Dissertation/Thesis Abstract

Reassessing consensus: Alejandro O'Reilly's 1765 visita and Puerto Rican history
by Mallen, Sean Thomas, M.A., Florida Atlantic University, 2016, 116; 10583107
Abstract (Summary)

King Charles III of Spain implemented a series of Enlightenment reforms throughout his domain following the 1763 defeat of the Seven Years War. Among the royal officials sent to enact these reforms in the Caribbean, the Crown dispatched Field Marshal Alejandro O’Reilly to the colony of Puerto Rico. Historians have attributed to his 1765 inspection, or visita, and subsequent report, or memoria, the foundations for a turning point in the island’s history. Despite the historical consensus that has lauded O’Reilly’s recommendations, this inspector-general does not merit the credit that historians consistently have given him. Agrarian and economic patterns such as population growth, smuggling, and the hato economy persisted decades after his visita into the nineteenth century. Other events helped drive immigration and investment into Puerto Rico more than O’Reilly’s memoria. Ultimately, O’Reilly did not trigger enduring change in the colony’s history, and Puerto Rican historiography awaits the corresponding revision.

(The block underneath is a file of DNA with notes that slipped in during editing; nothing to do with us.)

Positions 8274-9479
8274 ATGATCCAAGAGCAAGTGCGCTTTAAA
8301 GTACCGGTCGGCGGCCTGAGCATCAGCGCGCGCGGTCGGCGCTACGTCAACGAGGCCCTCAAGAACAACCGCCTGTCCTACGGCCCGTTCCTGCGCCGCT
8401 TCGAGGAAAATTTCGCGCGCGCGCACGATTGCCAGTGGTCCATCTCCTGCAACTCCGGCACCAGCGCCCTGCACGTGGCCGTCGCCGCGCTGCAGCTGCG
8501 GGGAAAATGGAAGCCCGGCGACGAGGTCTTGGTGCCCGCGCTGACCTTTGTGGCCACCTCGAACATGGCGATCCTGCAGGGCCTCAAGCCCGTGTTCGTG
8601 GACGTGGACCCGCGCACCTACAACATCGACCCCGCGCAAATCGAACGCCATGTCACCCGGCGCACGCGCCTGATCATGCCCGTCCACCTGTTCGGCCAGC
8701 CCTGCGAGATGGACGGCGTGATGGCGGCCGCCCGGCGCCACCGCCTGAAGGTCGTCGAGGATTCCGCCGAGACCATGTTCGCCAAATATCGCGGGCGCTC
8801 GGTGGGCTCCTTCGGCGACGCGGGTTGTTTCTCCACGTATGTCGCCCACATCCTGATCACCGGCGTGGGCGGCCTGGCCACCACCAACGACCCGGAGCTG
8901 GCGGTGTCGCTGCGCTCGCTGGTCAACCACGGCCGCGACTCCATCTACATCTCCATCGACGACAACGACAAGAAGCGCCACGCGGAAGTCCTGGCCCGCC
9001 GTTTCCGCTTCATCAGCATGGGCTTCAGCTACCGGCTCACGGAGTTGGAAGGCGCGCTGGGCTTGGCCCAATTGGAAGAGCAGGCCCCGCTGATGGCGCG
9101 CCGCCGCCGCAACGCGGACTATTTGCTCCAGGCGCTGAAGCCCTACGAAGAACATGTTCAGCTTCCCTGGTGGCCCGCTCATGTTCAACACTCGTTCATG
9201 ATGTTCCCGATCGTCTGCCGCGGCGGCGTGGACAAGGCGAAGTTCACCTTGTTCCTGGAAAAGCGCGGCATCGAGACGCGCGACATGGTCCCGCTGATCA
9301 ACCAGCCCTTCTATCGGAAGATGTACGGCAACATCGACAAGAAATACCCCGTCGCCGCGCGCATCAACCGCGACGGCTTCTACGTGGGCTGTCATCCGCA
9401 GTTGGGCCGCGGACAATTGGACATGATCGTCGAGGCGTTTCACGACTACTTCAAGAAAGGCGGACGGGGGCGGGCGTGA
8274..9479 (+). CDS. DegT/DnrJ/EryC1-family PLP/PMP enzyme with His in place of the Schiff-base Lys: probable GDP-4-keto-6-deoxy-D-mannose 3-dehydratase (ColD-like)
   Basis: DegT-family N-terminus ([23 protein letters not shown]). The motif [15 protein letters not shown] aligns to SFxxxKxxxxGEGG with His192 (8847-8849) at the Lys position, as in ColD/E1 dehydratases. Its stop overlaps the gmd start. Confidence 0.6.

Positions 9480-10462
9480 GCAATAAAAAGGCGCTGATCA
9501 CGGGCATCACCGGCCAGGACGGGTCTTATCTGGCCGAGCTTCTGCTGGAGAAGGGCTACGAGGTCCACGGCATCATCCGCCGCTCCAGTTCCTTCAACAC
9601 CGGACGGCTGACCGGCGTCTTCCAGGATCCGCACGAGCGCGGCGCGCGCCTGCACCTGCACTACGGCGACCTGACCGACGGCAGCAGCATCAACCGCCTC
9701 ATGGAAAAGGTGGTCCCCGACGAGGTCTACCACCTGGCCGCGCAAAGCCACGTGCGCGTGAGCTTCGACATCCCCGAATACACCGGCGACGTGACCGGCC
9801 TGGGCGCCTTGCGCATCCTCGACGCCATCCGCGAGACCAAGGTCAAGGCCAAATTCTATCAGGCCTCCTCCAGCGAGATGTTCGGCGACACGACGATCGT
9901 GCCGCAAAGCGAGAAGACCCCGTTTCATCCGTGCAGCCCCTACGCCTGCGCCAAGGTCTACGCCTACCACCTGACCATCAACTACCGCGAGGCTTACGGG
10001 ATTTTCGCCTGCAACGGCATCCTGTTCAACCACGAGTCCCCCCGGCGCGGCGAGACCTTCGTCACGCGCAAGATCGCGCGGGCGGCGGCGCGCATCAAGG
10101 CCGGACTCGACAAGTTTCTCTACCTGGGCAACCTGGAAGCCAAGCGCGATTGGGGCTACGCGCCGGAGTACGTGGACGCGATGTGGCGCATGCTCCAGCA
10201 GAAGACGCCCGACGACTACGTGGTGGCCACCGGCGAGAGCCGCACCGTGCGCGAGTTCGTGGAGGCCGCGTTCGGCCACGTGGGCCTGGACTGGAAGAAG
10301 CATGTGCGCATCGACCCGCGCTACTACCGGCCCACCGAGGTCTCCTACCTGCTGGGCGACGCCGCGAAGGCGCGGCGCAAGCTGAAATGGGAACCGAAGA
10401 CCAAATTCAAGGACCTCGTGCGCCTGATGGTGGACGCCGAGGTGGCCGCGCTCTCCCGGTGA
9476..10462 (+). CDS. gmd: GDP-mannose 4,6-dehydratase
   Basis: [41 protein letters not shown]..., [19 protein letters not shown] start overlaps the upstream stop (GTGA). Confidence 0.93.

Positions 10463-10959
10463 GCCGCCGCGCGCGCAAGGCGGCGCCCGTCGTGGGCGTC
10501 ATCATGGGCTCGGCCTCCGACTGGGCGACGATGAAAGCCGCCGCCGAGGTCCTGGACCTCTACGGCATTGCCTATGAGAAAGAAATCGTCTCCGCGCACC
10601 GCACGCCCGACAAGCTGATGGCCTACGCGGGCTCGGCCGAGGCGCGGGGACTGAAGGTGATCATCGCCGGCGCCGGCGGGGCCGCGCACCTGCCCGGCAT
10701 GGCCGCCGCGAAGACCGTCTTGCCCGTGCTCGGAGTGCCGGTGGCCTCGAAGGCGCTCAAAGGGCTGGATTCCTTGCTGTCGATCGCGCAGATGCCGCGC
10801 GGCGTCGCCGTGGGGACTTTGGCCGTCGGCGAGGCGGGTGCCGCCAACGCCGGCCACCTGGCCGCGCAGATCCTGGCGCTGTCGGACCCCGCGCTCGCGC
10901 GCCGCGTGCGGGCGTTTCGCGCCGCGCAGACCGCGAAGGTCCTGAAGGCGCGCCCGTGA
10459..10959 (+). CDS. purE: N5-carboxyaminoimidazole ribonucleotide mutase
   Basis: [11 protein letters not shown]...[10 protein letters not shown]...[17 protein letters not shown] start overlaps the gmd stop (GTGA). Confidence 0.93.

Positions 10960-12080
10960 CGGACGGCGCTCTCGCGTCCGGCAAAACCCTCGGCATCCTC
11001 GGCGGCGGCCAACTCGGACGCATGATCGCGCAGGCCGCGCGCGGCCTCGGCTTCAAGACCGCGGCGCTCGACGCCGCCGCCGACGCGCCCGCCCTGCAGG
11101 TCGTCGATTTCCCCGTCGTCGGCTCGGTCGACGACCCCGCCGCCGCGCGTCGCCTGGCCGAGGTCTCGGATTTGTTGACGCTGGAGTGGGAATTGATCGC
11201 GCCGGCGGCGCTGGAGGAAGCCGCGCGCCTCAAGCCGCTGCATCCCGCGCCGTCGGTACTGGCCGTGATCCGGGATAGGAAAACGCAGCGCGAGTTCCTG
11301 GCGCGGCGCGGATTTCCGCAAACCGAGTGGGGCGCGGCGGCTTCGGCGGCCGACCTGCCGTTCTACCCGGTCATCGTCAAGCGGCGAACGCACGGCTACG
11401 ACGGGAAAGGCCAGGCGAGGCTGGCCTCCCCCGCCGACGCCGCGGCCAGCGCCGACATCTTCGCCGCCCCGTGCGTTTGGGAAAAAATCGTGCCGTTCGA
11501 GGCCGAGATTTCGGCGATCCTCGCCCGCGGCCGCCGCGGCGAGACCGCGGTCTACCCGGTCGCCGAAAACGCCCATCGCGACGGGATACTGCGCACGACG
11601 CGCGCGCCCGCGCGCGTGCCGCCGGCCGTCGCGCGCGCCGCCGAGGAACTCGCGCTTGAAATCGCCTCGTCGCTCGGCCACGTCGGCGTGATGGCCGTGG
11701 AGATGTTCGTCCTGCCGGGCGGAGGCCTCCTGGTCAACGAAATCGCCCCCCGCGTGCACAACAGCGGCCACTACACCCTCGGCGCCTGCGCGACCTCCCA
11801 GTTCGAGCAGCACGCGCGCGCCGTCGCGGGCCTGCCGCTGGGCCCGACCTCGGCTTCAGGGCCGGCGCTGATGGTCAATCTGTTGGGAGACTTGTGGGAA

Indexing (document details)
Advisor: Cruz-Taura, Graciella
School: Florida Atlantic University
School Location: United States -- Florida
Source: MAI 56/03M(E), Masters Abstracts International
Subjects: European history, Latin American history, Caribbean Studies
Keywords: Atlantic history, Bourbon reforms, Enlightenment, Hato economy, Puerto Rica Historiography, Spanish empire
Publication Number: 10583107
ISBN: 9781369613452
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